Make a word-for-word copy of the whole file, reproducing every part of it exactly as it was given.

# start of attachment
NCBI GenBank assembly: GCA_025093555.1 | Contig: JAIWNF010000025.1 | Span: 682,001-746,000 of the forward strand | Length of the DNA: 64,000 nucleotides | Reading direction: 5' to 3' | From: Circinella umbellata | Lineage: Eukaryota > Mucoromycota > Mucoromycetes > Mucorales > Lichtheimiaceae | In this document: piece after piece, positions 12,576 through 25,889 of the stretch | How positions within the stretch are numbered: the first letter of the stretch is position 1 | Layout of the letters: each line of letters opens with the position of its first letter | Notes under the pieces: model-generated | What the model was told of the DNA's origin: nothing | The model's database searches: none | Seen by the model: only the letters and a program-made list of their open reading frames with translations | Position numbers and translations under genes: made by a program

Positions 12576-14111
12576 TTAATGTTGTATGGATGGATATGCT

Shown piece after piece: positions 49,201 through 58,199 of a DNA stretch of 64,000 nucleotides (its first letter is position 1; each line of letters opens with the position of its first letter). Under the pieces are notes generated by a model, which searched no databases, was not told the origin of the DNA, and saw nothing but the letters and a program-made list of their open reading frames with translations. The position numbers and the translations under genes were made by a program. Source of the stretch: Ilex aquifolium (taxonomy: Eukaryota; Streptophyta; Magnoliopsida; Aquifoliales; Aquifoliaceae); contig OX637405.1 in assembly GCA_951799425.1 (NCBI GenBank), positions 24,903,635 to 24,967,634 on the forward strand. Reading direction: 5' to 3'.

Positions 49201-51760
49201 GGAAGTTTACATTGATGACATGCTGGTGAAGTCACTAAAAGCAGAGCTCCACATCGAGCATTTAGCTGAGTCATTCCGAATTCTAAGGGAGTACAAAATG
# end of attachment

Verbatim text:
NCBI GenBank assembly: GCA_025093555.1 | Contig: JAIWNF010000025.1 | Span: 682,001-746,000 of the forward strand | Length of the DNA: 64,000 nucleotides | Reading direction: 5' to 3' | From: Circinella umbellata | Lineage: Eukaryota > Mucoromycota > Mucoromycetes > Mucorales > Lichtheimiaceae | In this document: piece after piece, positions 12,576 through 25,889 of the stretch | How positions within the stretch are numbered: the first letter of the stretch is position 1 | Layout of the letters: each line of letters opens with the position of its first letter | Notes under the pieces: model-generated | What the model was told of the DNA's origin: nothing | The model's database searches: none | Seen by the model: only the letters and a program-made list of their open reading frames with translations | Position numbers and translations under genes: made by a program

Positions 12576-14111
12576 TTAATGTTGTATGGATGGATATGCT

Shown piece after piece: positions 49,201 through 58,199 of a DNA stretch of 64,000 nucleotides (its first letter is position 1; each line of letters opens with the position of its first letter). Under the pieces are notes generated by a model, which searched no databases, was not told the origin of the DNA, and saw nothing but the letters and a program-made list of their open reading frames with translations. The position numbers and the translations under genes were made by a program. Source of the stretch: Ilex aquifolium (taxonomy: Eukaryota; Streptophyta; Magnoliopsida; Aquifoliales; Aquifoliaceae); contig OX637405.1 in assembly GCA_951799425.1 (NCBI GenBank), positions 24,903,635 to 24,967,634 on the forward strand. Reading direction: 5' to 3'.

Positions 49201-51760
49201 GGAAGTTTACATTGATGACATGCTGGTGAAGTCACTAAAAGCAGAGCTCCACATCGAGCATTTAGCTGAGTCATTCCGAATTCTAAGGGAGTACAAAATG